Target and Walmart sell millions of these cheap floor lamps, and beginning movers and do-it-yourselfers break these every day.
Since they are long and relatively light, the intuitive thing is to to lay them horizontally, high in a tier.
The problem is they are very cheap to buy for a reason—they are very cheaply made! The round base is screwed into two or three poles, all screwed together, and then finally screwed into the light at the top. If you assemble the lamp and stand it up vertically, then okay, it will probably hold together. But turn it on its side and lay it down . . . Good luck! The screw rings are a marvel of “Value Engineering,” meaning they are designed as cheaply as possible. And “designed as cheaply as possible” means only designed to stand up, not to lay horizontally.
Each of the screw-together points is a weak point where breakage is possible, even likely. In my experience, when these are moved in the lay-down fashion, the most common breakage point is where the round floor base connects to the first pole. This round floor base often snaps off the first pole, and the lamp will stand straight no more!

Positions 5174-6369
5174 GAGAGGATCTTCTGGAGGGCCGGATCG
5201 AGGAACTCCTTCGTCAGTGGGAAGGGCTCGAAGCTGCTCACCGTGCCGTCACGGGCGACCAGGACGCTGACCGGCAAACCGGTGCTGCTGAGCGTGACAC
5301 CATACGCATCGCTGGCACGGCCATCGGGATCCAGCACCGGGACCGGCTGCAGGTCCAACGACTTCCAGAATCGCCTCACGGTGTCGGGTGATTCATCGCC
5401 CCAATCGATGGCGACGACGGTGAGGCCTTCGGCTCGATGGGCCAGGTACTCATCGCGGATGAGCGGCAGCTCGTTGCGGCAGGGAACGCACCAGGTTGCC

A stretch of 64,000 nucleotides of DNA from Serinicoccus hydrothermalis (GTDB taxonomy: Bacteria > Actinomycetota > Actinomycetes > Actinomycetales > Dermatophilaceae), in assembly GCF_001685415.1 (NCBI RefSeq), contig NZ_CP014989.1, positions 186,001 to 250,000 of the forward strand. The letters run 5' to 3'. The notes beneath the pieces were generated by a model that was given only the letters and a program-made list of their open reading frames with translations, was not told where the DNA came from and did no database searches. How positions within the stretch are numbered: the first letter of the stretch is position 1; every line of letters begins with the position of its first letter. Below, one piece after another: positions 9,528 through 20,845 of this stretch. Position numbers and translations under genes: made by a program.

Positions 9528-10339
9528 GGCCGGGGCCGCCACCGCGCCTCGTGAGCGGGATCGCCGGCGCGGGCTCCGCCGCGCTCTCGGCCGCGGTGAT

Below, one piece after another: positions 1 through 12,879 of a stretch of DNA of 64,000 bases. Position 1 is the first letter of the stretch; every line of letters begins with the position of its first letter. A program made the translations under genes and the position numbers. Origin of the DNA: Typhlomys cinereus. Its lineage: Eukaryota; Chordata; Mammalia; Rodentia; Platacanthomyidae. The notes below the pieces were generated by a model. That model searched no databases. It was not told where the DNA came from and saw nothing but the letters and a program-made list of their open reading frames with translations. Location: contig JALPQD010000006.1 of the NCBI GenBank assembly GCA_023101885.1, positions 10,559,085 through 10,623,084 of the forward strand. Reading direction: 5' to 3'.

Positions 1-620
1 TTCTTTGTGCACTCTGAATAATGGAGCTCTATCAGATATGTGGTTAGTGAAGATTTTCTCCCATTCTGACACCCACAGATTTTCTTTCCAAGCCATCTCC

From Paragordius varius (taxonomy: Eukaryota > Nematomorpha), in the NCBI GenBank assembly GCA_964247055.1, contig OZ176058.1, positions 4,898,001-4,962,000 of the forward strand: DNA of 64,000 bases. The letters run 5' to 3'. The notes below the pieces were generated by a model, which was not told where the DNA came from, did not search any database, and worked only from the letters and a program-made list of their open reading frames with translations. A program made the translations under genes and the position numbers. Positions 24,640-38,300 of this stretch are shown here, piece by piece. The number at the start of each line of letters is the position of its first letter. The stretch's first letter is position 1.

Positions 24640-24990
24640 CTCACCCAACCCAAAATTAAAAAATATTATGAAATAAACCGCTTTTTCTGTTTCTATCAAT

The only safe way to move these is to tie them against the wall.
Since the lamps are fragile even while standing, we are using a lighter-than-usual pad to cover the top of the lamp. Instead of a regular quilted pad, we are usually a light blanket (actually a “U-haul” blanket which a customer left us) You could get by, by tying it to the wall uncovered, but then the metal lamp fixture would rub against the truck wall and likely leave marks on the lamp.
In two decades I have never seen a floor lamp damaged when tied to the wall in this fashion, but have seen them damaged countless times when laid down at the top of a tier.